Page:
Apache Spark

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Apache Spark
Spark Logo
Original author(s) Matei Zaharia
Developer(s) Apache Software Foundation, UC Berkeley AMPLab, Databricks
Initial release May 30, 2014; 2 years ago (2014-05-30)
Stable release
v2.0.1 / October 3, 2016; 18 days ago (2016-10-03)
Development status Active
Written in Scala, Java, Python, R[1]
Operating system Microsoft Windows, OS X, Linux
Type Data analytics, machine learning algorithms
License Apache License 2.0
Website spark.apache.org

Apache Spark is an open source cluster computing framework. Originally developed at the University of California, Berkeley's AMPLab, the Spark codebase was later donated to the Apache Software Foundation, which has maintained it since. Spark provides an interface for programming entire clusters with implicit data parallelism and fault-tolerance.


Apache Spark provides programmers with an application programming interface centered on a data structure called the resilient distributed dataset (RDD), a read-only multiset of data items distributed over a cluster of machines, that is maintained in a fault-tolerant way.[2] It was developed in response to limitations in the MapReduce cluster computing paradigm, which forces a particular linear dataflow structure on distributed programs: MapReduce programs read input data from disk, map a function across the data, reduce the results of the map, and store reduction results on disk. Spark's RDDs function as a working set for distributed programs that offers a (deliberately) restricted form of distributed shared memory.[3]

The availability of RDDs facilitates the implementation of both iterative algorithms, that visit their dataset multiple times in a loop, and interactive/exploratory data analysis, i.e., the repeated database-style querying of data. The latency of such applications (compared to Apache Hadoop, a popular MapReduce implementation) may be reduced by several orders of magnitude.[2][4] Among the class of iterative algorithms are the training algorithms for machine learning systems, which formed the initial impetus for developing Apache Spark.[5]

Apache Spark requires a cluster manager and a distributed storage system. For cluster management, Spark supports standalone (native Spark cluster), Hadoop YARN, or Apache Mesos.[6] For distributed storage, Spark can interface with a wide variety, including Hadoop Distributed File System (HDFS),[7] MapR File System (MapR-FS),[8] Cassandra,[9] OpenStack Swift, Amazon S3, Kudu, or a custom solution can be implemented. Spark also supports a pseudo-distributed local mode, usually used only for development or testing purposes, where distributed storage is not required and the local file system can be used instead; in such a scenario, Spark is run on a single machine with one executor per CPU core.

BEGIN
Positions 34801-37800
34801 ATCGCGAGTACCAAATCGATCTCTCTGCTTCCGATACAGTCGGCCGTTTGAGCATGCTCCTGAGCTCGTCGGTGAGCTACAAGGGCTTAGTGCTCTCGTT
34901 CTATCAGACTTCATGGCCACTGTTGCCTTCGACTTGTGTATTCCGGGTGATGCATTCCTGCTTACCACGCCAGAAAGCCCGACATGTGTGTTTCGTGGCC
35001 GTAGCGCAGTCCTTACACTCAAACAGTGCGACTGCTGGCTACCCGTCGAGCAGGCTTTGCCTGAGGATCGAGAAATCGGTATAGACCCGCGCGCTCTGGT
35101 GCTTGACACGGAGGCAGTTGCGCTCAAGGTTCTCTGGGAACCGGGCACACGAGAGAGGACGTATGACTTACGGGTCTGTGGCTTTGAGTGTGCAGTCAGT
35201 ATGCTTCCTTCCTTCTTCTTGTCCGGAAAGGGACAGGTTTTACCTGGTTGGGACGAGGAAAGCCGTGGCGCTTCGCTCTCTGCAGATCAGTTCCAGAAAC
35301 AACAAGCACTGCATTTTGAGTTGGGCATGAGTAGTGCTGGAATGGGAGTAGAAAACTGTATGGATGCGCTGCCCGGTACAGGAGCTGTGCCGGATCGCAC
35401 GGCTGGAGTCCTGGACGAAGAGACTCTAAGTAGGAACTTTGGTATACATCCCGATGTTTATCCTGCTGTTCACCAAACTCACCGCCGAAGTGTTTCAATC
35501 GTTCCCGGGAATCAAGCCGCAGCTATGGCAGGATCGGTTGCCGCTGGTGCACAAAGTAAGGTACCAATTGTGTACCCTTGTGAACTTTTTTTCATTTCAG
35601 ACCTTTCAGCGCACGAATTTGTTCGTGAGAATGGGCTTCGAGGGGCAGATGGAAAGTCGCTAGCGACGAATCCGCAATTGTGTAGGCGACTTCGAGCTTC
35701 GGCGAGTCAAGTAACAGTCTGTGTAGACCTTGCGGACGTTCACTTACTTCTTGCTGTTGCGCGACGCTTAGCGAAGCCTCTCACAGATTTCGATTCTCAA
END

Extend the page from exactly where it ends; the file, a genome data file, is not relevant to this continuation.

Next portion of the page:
Spark Core[edit]

Spark Core is the foundation of the overall project. It provides distributed task dispatching, scheduling, and basic I/O functionalities, exposed through an application programming interface (for Java, Python, Scala, and R) centered on the RDD abstraction (the Java API available is available for other JVM languages, but is also useable for some other non-JVM languages, such as Julia,[10] that can connect to the JVM). This interface mirrors a functional/higher-order model of programming: a "driver" program invokes parallel operations such as map, filter or reduce on an RDD by passing a function to Spark, which then schedules the function's execution in parallel on the cluster.[2] These operations, and additional ones such as joins, take RDDs as input and produce new RDDs. RDDs are immutable and their operations are lazy; fault-tolerance is achieved by keeping track of the "lineage" of each RDD (the sequence of operations that produced it) so that it can be reconstructed in the case of data loss. RDDs can contain any type of Python, Java, or Scala objects.

Aside from the RDD-oriented functional style of programming, Spark provides two restricted forms of shared variables: broadcast variables reference read-only data that needs to be available on all nodes, while accumulators can be used to program reductions in an imperative style.[2]

A typical example of RDD-centric functional programming is the following Scala program that computes the frequencies of all words occurring in a set of text files and prints the most common ones. Each map, flatMap (a variant of map) and reduceByKey takes an anonymous function that performs a simple operation on a single data item (or a pair of items), and applies its argument to transform an RDD into a new RDD.